Health One CU Conserved In May… How Healthy Was It?

Health One Credit Union Conserved

Michigan’s Health One Credit Union was conserved by regulators on May 16, 2014. How healthy was the credit union? We’ve run a HealthScore report on the institution (the kind you can obtain for your own credit union) to find out.

HealthScore Report: Health One Credit UnionThe Michigan Department of Insurance and Financial Services placed Health One into conservatorship “because of the recent discovery of unsafe and unsound practices.”  Based on analysis of their financial performance data, the credit union suffered from lack of income, insufficient net worth, too-high operating expenses relative to assets, poor expense-to-income efficiency, delinquencies, and lack of growth. Their most recent HealthScore was 0.818, a stark contrast to the industry average score of 2.558.

For the unfamiliar, Glatt Consulting’s HealthScore is an assessment of the financial health of US-based credit unions. The HealthScore system calculates credit union health by scoring/grading credit union performance across eleven different key ratios including Net Worth, ROAA, Operating Expense, Efficiency, Charge-Off, Delinquency, Loans, Deposits, Loan-to-Share, Asset Growth, and Membership Growth. Grading is based on a five-point scale, with 0 reflecting poor health and 5 reflecting exceptional health.

Health One was decidedly unhealthy and certainly worthy of conservatorship. For proof, see how they stack up to industry leaders and peers in their Q1 2014 HealthScore Report (this is an excerpt of a full report).

You can also get a sense of Health One’s comparative performance in the chart below:

Health One Credit Union vs Industry Average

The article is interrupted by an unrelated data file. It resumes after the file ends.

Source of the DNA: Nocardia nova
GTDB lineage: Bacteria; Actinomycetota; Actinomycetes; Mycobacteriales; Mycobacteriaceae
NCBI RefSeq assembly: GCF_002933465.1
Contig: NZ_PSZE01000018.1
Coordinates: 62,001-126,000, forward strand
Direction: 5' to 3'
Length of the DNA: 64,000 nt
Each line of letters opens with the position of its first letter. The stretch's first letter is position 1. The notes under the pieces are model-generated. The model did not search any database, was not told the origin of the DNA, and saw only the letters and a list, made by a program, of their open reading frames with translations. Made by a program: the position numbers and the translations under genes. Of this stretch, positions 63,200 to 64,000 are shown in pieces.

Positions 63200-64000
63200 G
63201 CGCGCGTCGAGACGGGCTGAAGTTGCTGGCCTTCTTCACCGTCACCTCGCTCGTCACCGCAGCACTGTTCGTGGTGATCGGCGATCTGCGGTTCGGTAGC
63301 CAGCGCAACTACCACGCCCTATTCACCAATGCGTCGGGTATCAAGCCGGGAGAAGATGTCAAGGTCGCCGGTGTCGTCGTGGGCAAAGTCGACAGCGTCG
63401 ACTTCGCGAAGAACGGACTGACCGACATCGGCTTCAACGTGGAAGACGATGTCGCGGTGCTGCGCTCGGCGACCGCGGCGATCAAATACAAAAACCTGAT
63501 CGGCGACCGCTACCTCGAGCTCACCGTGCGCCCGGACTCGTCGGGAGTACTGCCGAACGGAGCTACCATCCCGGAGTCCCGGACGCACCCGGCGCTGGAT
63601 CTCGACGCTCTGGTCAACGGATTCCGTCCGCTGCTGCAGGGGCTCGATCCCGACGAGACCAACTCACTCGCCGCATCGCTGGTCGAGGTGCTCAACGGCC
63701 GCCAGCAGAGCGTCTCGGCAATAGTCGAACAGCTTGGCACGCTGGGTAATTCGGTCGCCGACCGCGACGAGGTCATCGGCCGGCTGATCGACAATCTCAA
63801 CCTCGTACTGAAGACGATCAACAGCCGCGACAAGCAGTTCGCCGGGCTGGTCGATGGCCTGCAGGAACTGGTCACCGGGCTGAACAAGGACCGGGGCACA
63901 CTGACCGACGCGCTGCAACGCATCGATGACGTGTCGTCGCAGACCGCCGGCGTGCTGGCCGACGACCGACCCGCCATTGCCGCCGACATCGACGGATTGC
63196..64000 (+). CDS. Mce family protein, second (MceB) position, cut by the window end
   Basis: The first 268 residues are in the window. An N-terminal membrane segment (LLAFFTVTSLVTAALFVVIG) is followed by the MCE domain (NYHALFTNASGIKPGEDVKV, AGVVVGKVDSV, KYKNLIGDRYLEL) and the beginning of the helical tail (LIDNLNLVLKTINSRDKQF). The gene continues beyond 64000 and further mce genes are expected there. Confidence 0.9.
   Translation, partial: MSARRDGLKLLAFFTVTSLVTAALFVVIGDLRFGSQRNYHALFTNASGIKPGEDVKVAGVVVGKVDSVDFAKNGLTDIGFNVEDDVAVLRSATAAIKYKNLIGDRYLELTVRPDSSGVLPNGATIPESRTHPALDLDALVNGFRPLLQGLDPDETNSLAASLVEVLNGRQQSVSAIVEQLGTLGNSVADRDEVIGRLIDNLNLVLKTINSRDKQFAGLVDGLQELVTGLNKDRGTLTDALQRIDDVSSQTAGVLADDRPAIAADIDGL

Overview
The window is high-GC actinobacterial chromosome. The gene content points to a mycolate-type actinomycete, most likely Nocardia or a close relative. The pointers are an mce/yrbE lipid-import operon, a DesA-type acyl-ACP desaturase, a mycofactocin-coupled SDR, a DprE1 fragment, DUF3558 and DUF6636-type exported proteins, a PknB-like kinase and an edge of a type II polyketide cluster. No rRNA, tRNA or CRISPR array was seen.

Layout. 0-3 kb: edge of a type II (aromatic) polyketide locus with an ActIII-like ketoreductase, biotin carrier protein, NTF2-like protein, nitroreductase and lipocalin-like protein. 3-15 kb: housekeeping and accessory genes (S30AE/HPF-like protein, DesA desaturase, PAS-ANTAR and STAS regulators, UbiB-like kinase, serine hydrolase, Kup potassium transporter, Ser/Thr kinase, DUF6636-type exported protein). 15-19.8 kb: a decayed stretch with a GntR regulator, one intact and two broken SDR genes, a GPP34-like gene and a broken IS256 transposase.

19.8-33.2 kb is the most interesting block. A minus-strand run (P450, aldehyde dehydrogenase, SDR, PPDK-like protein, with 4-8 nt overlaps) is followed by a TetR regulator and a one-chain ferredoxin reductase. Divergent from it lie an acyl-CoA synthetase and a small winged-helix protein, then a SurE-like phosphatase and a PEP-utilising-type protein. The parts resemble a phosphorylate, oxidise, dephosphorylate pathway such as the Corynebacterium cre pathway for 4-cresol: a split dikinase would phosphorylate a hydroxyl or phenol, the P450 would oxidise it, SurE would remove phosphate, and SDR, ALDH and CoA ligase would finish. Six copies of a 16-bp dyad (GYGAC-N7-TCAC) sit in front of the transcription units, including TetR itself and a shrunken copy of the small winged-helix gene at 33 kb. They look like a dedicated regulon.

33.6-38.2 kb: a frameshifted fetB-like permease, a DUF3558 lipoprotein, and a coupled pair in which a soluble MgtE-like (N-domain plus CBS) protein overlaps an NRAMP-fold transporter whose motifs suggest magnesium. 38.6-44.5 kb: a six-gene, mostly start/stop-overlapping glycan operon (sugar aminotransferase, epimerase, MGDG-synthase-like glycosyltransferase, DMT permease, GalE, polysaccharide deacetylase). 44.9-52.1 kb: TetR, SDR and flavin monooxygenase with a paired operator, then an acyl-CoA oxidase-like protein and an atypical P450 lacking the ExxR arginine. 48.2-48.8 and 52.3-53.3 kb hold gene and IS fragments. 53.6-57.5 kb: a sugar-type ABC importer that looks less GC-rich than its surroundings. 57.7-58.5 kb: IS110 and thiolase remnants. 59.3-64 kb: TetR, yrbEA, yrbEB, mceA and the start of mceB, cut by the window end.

Health One Credit Union vs Industry Average

The credit union historically possessed below-average health, and in fact had the same 0.818 score the prior quarter, which prompts a question as to why the credit union wasn’t conserved sooner — not to mention curiosity as to what changed from one quarter to the next to drive regulator action.

With regard to the latter question, the tipping point was probably that the credit union’s delinquent loans to net worth ratio skyrocketed from 57.44% to 105% in one quarter. Delinquencies exceeded net worth due to an uptick in delinquencies coupled with a 170% decline in net worth.

As for the former question.. why wasn’t action taken to resolve the credit union’s problems sooner? Why was the credit union’s leadership choosing to operate “business as usual” when it was clearly on the brink? Not being in the board room for strategy discussions makes this a guessing game. Our guess is that their perception was, “We have ample capital, so why change?”

At the end of 2011, Health One’s capital stood at 11.22%. At the end of the 3rd quarter 2013 it was 8.31% — still well-capitalized by regulatory guidelines. However, because health was deteriorating rapidly in the areas mentioned above, that 8.31% dropped to 6.48% in the 4th quarter, then to 3.9% by the end of the 1st quarter (and likely lower by the time of conservatorship).

The writing was on the wall much earlier for this credit union that their operations were unhealthy, and they could (should?) have found a merger partner well before their situation called for regulator action.

How is your credit union’s health? Are you interested in seeing your credit union’s HealthScore report that compares your performance to the industry, and asset, state, and local peers? Want to learn which credit unions possess the highest (and lowest) scores? Order your custom HealthScore Report today from Glatt Consulting. It’s a current snapshot of who’s leading and lagging in the industry, and how your credit union compares. It may well be the wisest $60 you spend all year.

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